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Moon Knight: Layla Actress Breaks Silence on Scarlet Scarab Superhero

Moon Knight, Layla, Hippo
By Morgan Ambrose

Warning - This article contains spoilers for Moon Knight.

The finale for Moon Knight, the latest Disney+ show from Marvel Studios, certainly did not disappoint. With plenty of action and emotional highs and lows, the episode wrapped up (most of) the plot threads fans had been given so far. Interestingly, it also took an extra step in elevating May Calamawy's Layla El-Faouly to full-fledged superhero status when she accepted the mantle of Tawetet's Avatar. In doing so, Layla became the MCU's version of the Scarlet Scarab and helped Oscar Isaac's Moon Knight to defeat the goddess Ammit once and for all.

This exciting move gave the MCU its first Arab superhero as Marvel Studios continues its recent push for more inclusion in its pool of characters. While much attention has been paid to the studio's inclusion of LGBTQIA+ characters, Marvel has also been clear that they want a racially and ethnically diverse cast as well, and Calamawy's ascension is just one step in that direction.

Calamawy and Moon Knight consulting producer Sara Goher recently shared their thoughts on what it meant to bring an Egyptian superhero to the MCU.

Scarlet Scarab Brings First Arab Superhero to MCU

Moon Knight Scarlet Scarab
Marvel

Marvel recently published interviews with Moon Knight star May Calamawy and consulting producer Sara Goher where they discussed the importance of Layla's ascension to the role of Scarlet Scarab. This has been a long time coming, according to Goher, who said Layla joining Moon Knight and Mr. Knight in the battle against Harrow left her "dancing around the room."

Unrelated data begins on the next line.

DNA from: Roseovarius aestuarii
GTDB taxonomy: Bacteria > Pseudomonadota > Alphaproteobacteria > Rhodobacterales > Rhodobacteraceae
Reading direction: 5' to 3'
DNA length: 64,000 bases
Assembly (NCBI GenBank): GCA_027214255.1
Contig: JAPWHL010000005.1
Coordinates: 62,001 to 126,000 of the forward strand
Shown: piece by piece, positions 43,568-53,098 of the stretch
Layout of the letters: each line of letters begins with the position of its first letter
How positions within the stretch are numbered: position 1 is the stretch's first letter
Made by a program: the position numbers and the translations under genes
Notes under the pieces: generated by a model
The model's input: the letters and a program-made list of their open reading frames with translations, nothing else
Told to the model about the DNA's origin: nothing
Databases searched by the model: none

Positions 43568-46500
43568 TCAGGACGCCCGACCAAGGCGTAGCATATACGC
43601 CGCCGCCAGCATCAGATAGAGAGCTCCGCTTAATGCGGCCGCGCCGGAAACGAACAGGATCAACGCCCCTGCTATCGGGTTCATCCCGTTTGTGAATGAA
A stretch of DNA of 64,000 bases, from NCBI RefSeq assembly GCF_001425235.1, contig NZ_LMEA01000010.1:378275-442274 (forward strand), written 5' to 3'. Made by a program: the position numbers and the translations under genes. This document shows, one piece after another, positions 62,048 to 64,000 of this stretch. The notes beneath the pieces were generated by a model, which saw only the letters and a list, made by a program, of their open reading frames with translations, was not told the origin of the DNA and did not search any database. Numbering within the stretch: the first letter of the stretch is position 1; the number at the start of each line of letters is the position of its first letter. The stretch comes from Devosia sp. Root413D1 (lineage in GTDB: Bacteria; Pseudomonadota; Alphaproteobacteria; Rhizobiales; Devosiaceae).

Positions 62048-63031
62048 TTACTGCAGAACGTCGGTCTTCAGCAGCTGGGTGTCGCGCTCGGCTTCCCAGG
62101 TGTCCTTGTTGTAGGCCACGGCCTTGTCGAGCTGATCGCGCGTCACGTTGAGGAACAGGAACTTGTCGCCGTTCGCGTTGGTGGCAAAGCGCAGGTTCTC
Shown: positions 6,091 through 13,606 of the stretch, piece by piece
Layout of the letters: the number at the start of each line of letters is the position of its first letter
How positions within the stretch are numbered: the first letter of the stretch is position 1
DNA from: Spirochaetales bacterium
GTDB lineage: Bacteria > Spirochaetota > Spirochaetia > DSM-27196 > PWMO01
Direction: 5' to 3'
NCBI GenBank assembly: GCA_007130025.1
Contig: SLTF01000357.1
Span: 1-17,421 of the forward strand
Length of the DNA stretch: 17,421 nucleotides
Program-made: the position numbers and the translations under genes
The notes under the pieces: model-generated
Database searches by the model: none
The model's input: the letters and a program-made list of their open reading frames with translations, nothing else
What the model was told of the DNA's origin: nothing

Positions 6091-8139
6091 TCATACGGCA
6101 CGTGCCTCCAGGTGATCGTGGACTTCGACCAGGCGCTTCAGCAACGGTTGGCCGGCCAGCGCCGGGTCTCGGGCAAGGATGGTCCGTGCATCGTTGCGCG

Goher also spoke about Marvel Studios president Kevin Feige and his plan to take the studio "into a direction of really progressive thoughts and ideas" and added that seeing MCU characters come to life is "like your inner child dreaming."

Goher, like many producers on Marvel projects, is keenly aware of how bringing this level of representation to the screen will impact viewers "around the world."

"[Layla becoming the Scarlet Scarab] is going to be a magical moment for lots of people around the world. It’s great that Marvel is really at the helm of this movement on this scale to make sure that everyone feels like they belong.”

 Layla's actor, May Calamawy, also understands the importance of her character, though she admitted she "had to really sit with it."

“I had to really sit with it and be like, I cannot represent every Arab woman or every Egyptian woman…I just hope that all Arab women can watch that and feel like a Super Hero, and that they have that space on that big scale. I hope that the people who can relate to Layla feel seen and excited, and people who don’t, that’s OK. There’s space for everyone. I’m just the first. There’s many more that can come. It’s an honor. It’s an honor just to be able to represent or to be Middle Eastern, and shine a light on that region.”

Representation is Key to Marvel's Future Success

As the MCU grows from it's humble origins with Iron Man and The Incredible Hulk into an utterly unprecedented media empire, it's important that it be open to change and have a willingness to adapt. Audiences worldwide are tuning into these films, and as evidenced by the success of groundbreaking films like Black Panther, Captain Marvel, and Shang-Chi and the Legend of the Ten Rings, they respond very well to seeing people like themselves in the media they consume.

Moon Knight kept that trend going, as it rightly should have. There'd have been no excuse for not including an Egyptian character in a show set so heavily in Egypt. Elevating Layla to the rank of superhero in her own right was an important extra step in sealing the deal on that inclusion, and hopefully, the Scarlet Scarab will continue to play an important role in the MCU even as Marc, Steven, and Jake go back to London.

With Ms. Marvel on the horizon along with many other projects, the MCU will continue to diversify its roster and allow more and more people to point to the screen as they see someone like themselves making their own Marvel legend. Fans interested in this push for representation should keep their eyes on the upcoming Doctor Strange in the Multiverse of Madness on May 6, Ms. Marvel's premiere on Disney+ on June 8, and Thor: Love and Thunder on July 8.